We all read with interest a few weeks ago about the London estate agent who was ordered to pay the Queen's godson compensation after selling his home for £300,000 less than its "true" value.
On the face of it, most of us would sympathise with Michael Knatchbull when he found out, a day after selling his Notting Hill house for £1.5 million, that a house down the road had attracted an offer of £1.8m. No wonder, we might think, he hit the roof and refused to pay his estate agents, John D Wood, their commission.
This landed him in court where he admitted liability for the commission, but counterclaimed for damages for breach of contract and negligence against John D Wood. The tables were turned and the significant judgment was made.
But what should we make of it? John D Wood was refused leave to appeal and has reluctantly accepted the decision while asking Stanley Brodie, a senior QC, for his opinion. He summed up by regretting that it would not go to the court of appeal and that the judgment seemed "less than satisfactory".
Indeed, when anyone even remotely familiar with selling a property looked at the facts, they might also come to this conclusion. One of the first things a vendor learns is that valuation is not a science and the only thing that counts is the selling price. The temptation to value your homes according to what the guy down the road is asking is only useful up to a point. He might have a larger garden, a stunning interior and much else that your house lacks. Shadowing his price is more than likely to leave you without a sale at all. In Notting Hill, details of Knatchbull's four-bedroom mews house were sent to 290 potential purchasers and there were 27 viewings. An offer below the asking price was made, which was bumped up a week later. Significantly, two of those 27 made offers for the other mews house, which was on the market for £1.95m. If the houses were identical, surely both would have jumped at the chance of a £450,000 saving?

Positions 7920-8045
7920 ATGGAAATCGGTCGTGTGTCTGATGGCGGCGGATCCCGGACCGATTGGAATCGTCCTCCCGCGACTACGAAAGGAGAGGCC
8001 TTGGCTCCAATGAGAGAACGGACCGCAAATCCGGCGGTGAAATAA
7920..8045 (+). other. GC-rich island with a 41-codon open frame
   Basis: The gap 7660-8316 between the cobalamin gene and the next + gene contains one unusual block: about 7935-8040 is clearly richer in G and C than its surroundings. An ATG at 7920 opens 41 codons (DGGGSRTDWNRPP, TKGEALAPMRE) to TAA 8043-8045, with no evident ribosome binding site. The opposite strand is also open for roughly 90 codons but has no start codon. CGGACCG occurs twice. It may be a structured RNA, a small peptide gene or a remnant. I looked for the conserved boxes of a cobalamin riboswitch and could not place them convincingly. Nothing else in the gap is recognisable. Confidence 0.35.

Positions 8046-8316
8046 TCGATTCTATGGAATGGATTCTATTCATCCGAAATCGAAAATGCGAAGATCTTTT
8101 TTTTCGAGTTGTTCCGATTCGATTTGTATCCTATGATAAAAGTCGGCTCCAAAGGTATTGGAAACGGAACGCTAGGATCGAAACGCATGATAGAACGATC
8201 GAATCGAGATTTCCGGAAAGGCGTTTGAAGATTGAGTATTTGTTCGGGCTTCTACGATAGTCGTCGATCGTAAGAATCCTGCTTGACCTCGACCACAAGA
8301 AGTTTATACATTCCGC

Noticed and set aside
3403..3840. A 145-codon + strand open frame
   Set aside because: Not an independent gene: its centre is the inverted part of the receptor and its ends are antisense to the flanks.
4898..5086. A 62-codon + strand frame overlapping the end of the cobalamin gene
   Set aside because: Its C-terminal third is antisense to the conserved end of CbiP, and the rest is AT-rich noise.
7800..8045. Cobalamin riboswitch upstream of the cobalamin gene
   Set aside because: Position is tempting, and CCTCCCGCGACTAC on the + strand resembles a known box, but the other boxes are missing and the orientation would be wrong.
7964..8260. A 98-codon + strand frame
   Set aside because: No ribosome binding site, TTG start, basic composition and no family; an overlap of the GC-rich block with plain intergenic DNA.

Other estate agents have expressed astonishment that the judge should have accepted a residential valuation on a pound per square foot basis.
While he rejected the charge of negligence, however, he held that John D Wood was in breach of duty in failing to tell Knatchbull about the other house, so denying him the chance of remarketing it and selling it for a higher price. The judge decided that Knatchbull had a 66 per cent chance of selling for around £1.7m had he withdrawn his property and remarketed it at a later date.
These are the sort of calculations we all do over the dinner table, but which take no account of the vagaries of the London property market. Another mews house in the same Notting Hill street has been on the market for more than a year, and is currently unsold for £1.475m.
The owner of that house might be entitled to feel that Knatchbull hasn't done too badly.
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